Saturday, August 12, 2006

Welcome to the Future

It's nice to see more and more of the traditional literary magazines allowing online submissions. I recently noticed that Kenyon Review has implemented an online submissions system. And Ploughshares, another long-standing literary magazine, says on its Web site that starting Aug. 15, it will have a beta version of an online submissions system in place.

When I first started this blog I felt a fair amount of frustration that some of the most venerated of literary journals didn't allow online submissions. It seemed that not only is it easier for writers (no need for a postage scale much less postage), it would be easier for the magazines themselves (easier tracking, less paperwork to shuffle or lose). Not to mention, many of us writers have wasted a lot of trees in the spirit of getting our work placed in a respected journal. (Computers have at least made it easier, but it's hard to imagine what it was like when a manuscript returned enough got a little too dog-eared after a while, requiring writers to fire up the computer and type up a new copy. What a labor of love.) I've gotten to the point where I rarely send my work to magazines that don't offer online or email options, just because it's kind of a pain to put together a hard-copy submission package and I get a little irritated on principle.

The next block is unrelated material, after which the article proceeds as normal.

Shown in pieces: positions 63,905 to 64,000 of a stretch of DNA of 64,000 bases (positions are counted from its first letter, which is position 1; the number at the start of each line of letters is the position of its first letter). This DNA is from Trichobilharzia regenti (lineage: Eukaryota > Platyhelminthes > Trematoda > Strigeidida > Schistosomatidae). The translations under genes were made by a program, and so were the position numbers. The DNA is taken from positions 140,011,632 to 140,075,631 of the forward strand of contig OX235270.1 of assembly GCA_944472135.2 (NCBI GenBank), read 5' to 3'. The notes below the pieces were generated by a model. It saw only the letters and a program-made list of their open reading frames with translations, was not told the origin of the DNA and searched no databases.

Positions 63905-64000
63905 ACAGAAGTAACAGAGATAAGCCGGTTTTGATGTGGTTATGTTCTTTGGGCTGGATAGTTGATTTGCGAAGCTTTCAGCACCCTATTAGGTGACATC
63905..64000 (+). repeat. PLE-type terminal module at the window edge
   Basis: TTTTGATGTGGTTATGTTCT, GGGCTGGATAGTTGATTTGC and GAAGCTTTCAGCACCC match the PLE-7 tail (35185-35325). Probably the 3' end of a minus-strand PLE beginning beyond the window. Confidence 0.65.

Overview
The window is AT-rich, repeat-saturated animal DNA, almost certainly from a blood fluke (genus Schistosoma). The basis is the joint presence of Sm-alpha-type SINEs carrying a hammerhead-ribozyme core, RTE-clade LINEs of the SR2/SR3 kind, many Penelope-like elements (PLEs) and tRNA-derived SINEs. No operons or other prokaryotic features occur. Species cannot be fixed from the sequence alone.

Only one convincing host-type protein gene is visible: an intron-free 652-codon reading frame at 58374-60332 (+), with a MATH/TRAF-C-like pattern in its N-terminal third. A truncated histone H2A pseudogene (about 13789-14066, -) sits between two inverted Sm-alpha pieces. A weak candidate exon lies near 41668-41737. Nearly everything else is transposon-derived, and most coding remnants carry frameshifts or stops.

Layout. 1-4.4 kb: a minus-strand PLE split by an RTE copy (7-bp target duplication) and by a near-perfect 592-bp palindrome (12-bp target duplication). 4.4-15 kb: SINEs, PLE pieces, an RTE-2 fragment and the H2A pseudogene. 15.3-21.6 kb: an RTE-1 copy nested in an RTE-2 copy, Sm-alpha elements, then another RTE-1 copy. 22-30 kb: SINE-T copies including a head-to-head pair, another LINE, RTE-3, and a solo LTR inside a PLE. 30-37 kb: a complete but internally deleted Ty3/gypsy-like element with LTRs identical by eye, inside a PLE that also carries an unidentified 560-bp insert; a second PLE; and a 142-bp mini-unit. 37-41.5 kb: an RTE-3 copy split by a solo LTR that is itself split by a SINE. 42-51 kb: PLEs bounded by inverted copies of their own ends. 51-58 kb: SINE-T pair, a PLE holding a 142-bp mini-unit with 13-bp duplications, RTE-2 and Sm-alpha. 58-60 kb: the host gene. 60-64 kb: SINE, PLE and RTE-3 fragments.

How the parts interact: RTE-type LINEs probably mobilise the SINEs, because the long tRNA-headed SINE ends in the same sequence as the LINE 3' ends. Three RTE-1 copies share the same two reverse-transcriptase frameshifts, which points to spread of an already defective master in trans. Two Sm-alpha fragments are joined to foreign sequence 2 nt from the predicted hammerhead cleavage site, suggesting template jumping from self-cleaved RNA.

I'm betting that many such magazines are reluctant to offer electronic submissions because they fear a flood of submissions since there's not as much of a barrier to entry. Think of an old-fashioned mindset where a writer has to show his or her commitment by taking the time to put together the submission and pay the postage (and maybe even the sentiment that such a writer is more likely to be more "professional" in his or her craft). Some elements of that may be true, but there's something small minded in that idea; if you want to discover new, exciting voices, why would you install arbitrary barriers? A journal shouldn't feel put upon that many aspiring writers want to submit their work, but sometimes I wonder if with some of them, that's the case.

In the last year or so it does seem like things are picking up steam in terms of some of the best literary magazines allowing electronic submissions of some kind. I say, welcome to the future, folks.

Thanks for reading and keep on writing,



Post a Comment

<< Home